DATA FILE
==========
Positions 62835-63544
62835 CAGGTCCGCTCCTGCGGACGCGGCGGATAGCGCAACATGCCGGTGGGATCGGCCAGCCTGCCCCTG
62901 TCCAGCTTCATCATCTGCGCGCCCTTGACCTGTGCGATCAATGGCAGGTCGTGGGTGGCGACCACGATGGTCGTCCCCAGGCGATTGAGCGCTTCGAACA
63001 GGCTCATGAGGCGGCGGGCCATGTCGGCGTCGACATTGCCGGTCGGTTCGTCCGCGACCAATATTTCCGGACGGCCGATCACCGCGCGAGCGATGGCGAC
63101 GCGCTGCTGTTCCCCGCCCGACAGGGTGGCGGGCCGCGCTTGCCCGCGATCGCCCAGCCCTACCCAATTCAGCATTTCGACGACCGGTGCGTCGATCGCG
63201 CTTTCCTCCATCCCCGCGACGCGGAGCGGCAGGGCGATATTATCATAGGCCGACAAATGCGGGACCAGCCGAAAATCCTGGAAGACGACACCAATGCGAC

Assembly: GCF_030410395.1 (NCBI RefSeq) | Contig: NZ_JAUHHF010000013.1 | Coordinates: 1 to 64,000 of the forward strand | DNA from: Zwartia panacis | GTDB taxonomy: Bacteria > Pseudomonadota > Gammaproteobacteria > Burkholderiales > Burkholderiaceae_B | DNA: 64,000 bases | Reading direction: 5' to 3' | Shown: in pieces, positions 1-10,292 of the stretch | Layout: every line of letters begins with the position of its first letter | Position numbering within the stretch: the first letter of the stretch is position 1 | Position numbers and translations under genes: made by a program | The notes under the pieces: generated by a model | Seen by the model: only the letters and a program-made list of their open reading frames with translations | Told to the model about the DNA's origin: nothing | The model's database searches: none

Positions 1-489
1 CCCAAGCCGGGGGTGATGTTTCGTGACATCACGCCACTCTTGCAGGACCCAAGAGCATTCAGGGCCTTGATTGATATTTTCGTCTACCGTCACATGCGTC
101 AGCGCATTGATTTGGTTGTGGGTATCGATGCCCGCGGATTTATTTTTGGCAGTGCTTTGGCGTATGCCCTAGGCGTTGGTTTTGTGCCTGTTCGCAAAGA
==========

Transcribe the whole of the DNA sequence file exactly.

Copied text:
Positions 62835-63544
62835 CAGGTCCGCTCCTGCGGACGCGGCGGATAGCGCAACATGCCGGTGGGATCGGCCAGCCTGCCCCTG
62901 TCCAGCTTCATCATCTGCGCGCCCTTGACCTGTGCGATCAATGGCAGGTCGTGGGTGGCGACCACGATGGTCGTCCCCAGGCGATTGAGCGCTTCGAACA
63001 GGCTCATGAGGCGGCGGGCCATGTCGGCGTCGACATTGCCGGTCGGTTCGTCCGCGACCAATATTTCCGGACGGCCGATCACCGCGCGAGCGATGGCGAC
63101 GCGCTGCTGTTCCCCGCCCGACAGGGTGGCGGGCCGCGCTTGCCCGCGATCGCCCAGCCCTACCCAATTCAGCATTTCGACGACCGGTGCGTCGATCGCG
63201 CTTTCCTCCATCCCCGCGACGCGGAGCGGCAGGGCGATATTATCATAGGCCGACAAATGCGGGACCAGCCGAAAATCCTGGAAGACGACACCAATGCGAC

Assembly: GCF_030410395.1 (NCBI RefSeq) | Contig: NZ_JAUHHF010000013.1 | Coordinates: 1 to 64,000 of the forward strand | DNA from: Zwartia panacis | GTDB taxonomy: Bacteria > Pseudomonadota > Gammaproteobacteria > Burkholderiales > Burkholderiaceae_B | DNA: 64,000 bases | Reading direction: 5' to 3' | Shown: in pieces, positions 1-10,292 of the stretch | Layout: every line of letters begins with the position of its first letter | Position numbering within the stretch: the first letter of the stretch is position 1 | Position numbers and translations under genes: made by a program | The notes under the pieces: generated by a model | Seen by the model: only the letters and a program-made list of their open reading frames with translations | Told to the model about the DNA's origin: nothing | The model's database searches: none

Positions 1-489
1 CCCAAGCCGGGGGTGATGTTTCGTGACATCACGCCACTCTTGCAGGACCCAAGAGCATTCAGGGCCTTGATTGATATTTTCGTCTACCGTCACATGCGTC
101 AGCGCATTGATTTGGTTGTGGGTATCGATGCCCGCGGATTTATTTTTGGCAGTGCTTTGGCGTATGCCCTAGGCGTTGGTTTTGTGCCTGTTCGCAAAGA